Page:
Treme (10 episodes to date, 2010-).
In the aftermath of 2005’s Hurricane Katrina, the citizens of New Orleans seek to revive their city, their culture and their lives. These include trombonist Antoine Batiste (Wendell Pierce); his ex-wife LaDonna Batiste-Williams (Khandi Alexander), a bar owner seeking her younger brother who was lost in police custody during the storm; Creighton and Toni Bernette (John Goodman and Melissa Leo), a university professor and civil rights lawyer; Davis McAlary (Steve Zahn), a musician and DJ, and Janette Desautel (Kim Dickens) a struggling restauranteur; Albert ‘Big Chief’ Lambreaux (Clarke Peters), a respected Mardi Gras Indian chief struggling to bring his tribe back to the city; and French Quarter buskers Annie (Lucia Micarelli) and and Sonny (Michiel Huisman).
The 90-second intro combines a theme song performed by New Orleans jazz singer John Boutté with a mix of evocative video and still images in both black-and-white and colour, depicting the impact of Katrina as well as aspects of the city’s musical and social culture. Cast names are played out over a simple backdrop of flood-ravaged home interiors.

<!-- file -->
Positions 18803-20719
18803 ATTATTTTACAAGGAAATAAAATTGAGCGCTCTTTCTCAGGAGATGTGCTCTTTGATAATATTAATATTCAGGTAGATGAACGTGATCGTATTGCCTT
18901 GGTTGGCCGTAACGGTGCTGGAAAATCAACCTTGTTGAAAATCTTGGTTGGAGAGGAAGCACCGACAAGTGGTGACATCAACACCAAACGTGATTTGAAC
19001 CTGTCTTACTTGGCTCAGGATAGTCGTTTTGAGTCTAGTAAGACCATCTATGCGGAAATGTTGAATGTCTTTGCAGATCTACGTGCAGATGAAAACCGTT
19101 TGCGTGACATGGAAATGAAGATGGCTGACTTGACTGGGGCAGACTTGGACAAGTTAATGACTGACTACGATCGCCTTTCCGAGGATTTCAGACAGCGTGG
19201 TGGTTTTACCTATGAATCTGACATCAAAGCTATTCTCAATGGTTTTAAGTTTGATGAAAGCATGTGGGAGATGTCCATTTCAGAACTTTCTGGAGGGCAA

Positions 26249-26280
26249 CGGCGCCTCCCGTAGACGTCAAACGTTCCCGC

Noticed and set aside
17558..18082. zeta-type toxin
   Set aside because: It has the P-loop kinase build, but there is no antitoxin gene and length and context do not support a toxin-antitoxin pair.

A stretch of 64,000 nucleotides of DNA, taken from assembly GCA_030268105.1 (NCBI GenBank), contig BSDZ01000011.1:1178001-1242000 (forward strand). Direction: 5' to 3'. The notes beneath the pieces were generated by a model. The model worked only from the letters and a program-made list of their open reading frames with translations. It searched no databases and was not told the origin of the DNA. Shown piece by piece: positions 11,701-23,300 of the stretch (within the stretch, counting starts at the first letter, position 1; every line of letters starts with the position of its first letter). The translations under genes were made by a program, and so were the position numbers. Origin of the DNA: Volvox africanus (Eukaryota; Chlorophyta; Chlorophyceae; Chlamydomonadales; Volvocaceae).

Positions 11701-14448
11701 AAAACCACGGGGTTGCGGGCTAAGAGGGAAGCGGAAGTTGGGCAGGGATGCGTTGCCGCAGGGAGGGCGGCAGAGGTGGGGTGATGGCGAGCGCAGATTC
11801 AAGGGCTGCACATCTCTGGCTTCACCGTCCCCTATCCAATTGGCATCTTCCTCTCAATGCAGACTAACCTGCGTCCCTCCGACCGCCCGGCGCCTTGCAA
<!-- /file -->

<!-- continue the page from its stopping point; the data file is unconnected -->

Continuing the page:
In terms of setting the scene for the tone and flavour of this series, the intro puts New Orleans front and centre of the action. It is simultaneously a history lesson and a celebration of the city’s unique and vibrant nature. In an era where the traditional theme tune is all but dead and I am all too happy to fast-forward through most of those which remain, the Treme intro is one of the very few I can happily sit through every week, singing quietly along to the song’s lyrics, tapping my toe and waiting for the music which is such an integral part of every episode to unfold.
Creators David Simon and Eric Overmyer previously collaborated on The Wire. The cast of Treme also includes The Wire alumni Wendell Pierce and Clarke Peters.
John Goodman’s character Creighton Bernette was not included in the original pilot. Goodman was only cast after the pilot had been filmed, with scenes including him subsequently incorporated into the first episode.
Creighton Bernette was based on real-life New Orleans blogger Ashley Morris. Some of the character’s dialogue is drawn directly from Morris’s writings.
Do you think the intro for this show deserves the status ‘classic’? And do you have a favourite of your own? Watch out for more ‘Classic TV intros’ posts coming soon.